|Vol. 17, No. 30||May 7, 1998|
A similar fellowship was created recently by DuPont-Merck, and both of these add to an existing program supported by the Amoco Oil Co.
The five-year Sloan grant will allow the department to establish one fellowship in 1998, two in 1999 and two in 2000. These fellowships will be supplemented through faculty research grants, departmental fellowship programs and the minority fellowship program administered by UD's graduate office.
Eric W. Kaler, chemical engineering, said having this kind of support for minority students through graduate school will make it possible to double the number of "underrepresented minorities" graduating from Delaware's chemical engineering doctoral programs. Four minority students are currently enrolled.
"There are less than 800 minority students graduating from undergraduate chemical engineering programs nationwide," Kaler said. Only a handful go on to graduate degrees, so the competition is intense. Because the Sloan and DuPont Merck grants cover most of these students' expenses, they help the University compete against schools like MIT, Princeton, the California Institute of Technology, Stanford and the University of California at Berekley. UD doesn't draw from its own undergraduate pool so that students can get a more well-rounded educational experience.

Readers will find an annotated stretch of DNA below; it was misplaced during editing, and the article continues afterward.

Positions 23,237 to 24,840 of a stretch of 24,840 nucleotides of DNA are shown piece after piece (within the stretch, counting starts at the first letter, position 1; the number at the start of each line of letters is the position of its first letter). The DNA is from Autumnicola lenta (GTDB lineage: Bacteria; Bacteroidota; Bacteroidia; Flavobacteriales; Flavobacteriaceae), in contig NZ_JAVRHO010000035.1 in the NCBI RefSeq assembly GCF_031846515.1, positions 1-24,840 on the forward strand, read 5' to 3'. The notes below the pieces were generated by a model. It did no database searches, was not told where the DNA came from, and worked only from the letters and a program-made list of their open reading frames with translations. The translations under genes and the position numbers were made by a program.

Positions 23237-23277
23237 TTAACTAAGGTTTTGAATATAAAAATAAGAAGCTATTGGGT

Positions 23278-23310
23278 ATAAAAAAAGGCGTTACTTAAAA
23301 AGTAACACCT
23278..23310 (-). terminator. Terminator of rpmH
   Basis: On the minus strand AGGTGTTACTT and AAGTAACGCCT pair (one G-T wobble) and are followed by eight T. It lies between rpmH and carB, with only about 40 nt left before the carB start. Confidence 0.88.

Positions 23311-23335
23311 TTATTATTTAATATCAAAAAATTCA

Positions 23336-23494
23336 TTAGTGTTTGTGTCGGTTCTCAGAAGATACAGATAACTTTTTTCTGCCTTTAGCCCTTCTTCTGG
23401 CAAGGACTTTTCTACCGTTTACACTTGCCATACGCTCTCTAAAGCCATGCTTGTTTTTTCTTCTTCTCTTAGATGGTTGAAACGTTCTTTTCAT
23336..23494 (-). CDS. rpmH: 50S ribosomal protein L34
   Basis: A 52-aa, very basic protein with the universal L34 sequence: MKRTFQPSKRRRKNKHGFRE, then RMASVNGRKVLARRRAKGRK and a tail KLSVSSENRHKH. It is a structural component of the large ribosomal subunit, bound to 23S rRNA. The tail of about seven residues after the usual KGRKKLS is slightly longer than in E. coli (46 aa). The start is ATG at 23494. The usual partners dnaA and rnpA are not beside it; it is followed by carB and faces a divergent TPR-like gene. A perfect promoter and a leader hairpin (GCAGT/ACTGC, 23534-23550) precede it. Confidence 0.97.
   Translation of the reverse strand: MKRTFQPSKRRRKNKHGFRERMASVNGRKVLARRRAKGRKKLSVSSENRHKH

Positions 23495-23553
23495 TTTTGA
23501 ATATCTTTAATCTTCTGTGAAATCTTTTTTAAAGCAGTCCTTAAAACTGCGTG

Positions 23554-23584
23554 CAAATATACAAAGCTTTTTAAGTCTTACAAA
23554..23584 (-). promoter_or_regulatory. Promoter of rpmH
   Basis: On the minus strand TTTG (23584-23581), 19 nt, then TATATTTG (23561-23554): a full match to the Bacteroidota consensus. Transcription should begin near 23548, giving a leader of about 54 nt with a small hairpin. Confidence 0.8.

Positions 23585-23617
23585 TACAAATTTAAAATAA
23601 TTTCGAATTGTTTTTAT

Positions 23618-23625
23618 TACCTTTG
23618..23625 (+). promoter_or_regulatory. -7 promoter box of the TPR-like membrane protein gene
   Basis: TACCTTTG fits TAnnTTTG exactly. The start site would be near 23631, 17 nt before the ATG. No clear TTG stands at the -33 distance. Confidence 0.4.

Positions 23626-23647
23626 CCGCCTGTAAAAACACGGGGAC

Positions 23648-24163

The Sloan grant will also encourage expansion of outreach programs to schools with large minority populations and to professional organizations and individuals representing minorities.
However, another aspect of the grant that is significant, Kaler said, is that the Alfred P. Sloan Foundation approached the University of Delaware, not the other way around.
Kaler received a letter from the foundation inviting him to submit a minority fellowship proposal which he prepared with Andrew Zydney. The letter stated that statistics compiled by the National Research Council credited the University as one of the top producers of minority chemical engineering Ph.D.s in the nation, and as such, it was eligible for funding.
Over the past seven years, five minority students have received doctorates in chemical engineering from the University. The letter said that the mission of the foundation's program is to "increase the number of underrepresented minorities receiving Ph.D.s in all fields of mathematics, science and engineering." With UD's record and DuPont-Merck and Sloan foundation funding, that mission could be accomplished, Kaler said.